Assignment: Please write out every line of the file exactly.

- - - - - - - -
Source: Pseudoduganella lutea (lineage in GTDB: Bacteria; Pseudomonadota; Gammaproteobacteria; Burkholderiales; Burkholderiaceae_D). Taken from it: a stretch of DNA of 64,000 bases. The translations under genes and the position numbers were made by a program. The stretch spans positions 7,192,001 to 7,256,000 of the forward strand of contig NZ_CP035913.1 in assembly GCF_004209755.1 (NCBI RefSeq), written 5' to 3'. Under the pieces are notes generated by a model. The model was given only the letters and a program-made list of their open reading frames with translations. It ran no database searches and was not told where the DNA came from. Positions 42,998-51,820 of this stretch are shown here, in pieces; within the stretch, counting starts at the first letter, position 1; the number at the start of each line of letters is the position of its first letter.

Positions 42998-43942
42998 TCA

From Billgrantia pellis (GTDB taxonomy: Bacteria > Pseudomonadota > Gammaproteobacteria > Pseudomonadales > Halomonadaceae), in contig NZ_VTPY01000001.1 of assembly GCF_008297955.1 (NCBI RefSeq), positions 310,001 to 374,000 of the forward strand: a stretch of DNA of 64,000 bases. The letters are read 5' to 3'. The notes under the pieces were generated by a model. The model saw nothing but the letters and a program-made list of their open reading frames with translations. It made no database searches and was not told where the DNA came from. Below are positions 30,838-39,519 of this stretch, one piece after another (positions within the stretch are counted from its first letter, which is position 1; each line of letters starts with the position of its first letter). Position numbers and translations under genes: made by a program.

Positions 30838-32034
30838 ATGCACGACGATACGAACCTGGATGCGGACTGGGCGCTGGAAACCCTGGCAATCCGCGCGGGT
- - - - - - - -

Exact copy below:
Source: Pseudoduganella lutea (lineage in GTDB: Bacteria; Pseudomonadota; Gammaproteobacteria; Burkholderiales; Burkholderiaceae_D). Taken from it: a stretch of DNA of 64,000 bases. The translations under genes and the position numbers were made by a program. The stretch spans positions 7,192,001 to 7,256,000 of the forward strand of contig NZ_CP035913.1 in assembly GCF_004209755.1 (NCBI RefSeq), written 5' to 3'. Under the pieces are notes generated by a model. The model was given only the letters and a program-made list of their open reading frames with translations. It ran no database searches and was not told where the DNA came from. Positions 42,998-51,820 of this stretch are shown here, in pieces; within the stretch, counting starts at the first letter, position 1; the number at the start of each line of letters is the position of its first letter.

Positions 42998-43942
42998 TCA

From Billgrantia pellis (GTDB taxonomy: Bacteria > Pseudomonadota > Gammaproteobacteria > Pseudomonadales > Halomonadaceae), in contig NZ_VTPY01000001.1 of assembly GCF_008297955.1 (NCBI RefSeq), positions 310,001 to 374,000 of the forward strand: a stretch of DNA of 64,000 bases. The letters are read 5' to 3'. The notes under the pieces were generated by a model. The model saw nothing but the letters and a program-made list of their open reading frames with translations. It made no database searches and was not told where the DNA came from. Below are positions 30,838-39,519 of this stretch, one piece after another (positions within the stretch are counted from its first letter, which is position 1; each line of letters starts with the position of its first letter). Position numbers and translations under genes: made by a program.

Positions 30838-32034
30838 ATGCACGACGATACGAACCTGGATGCGGACTGGGCGCTGGAAACCCTGGCAATCCGCGCGGGT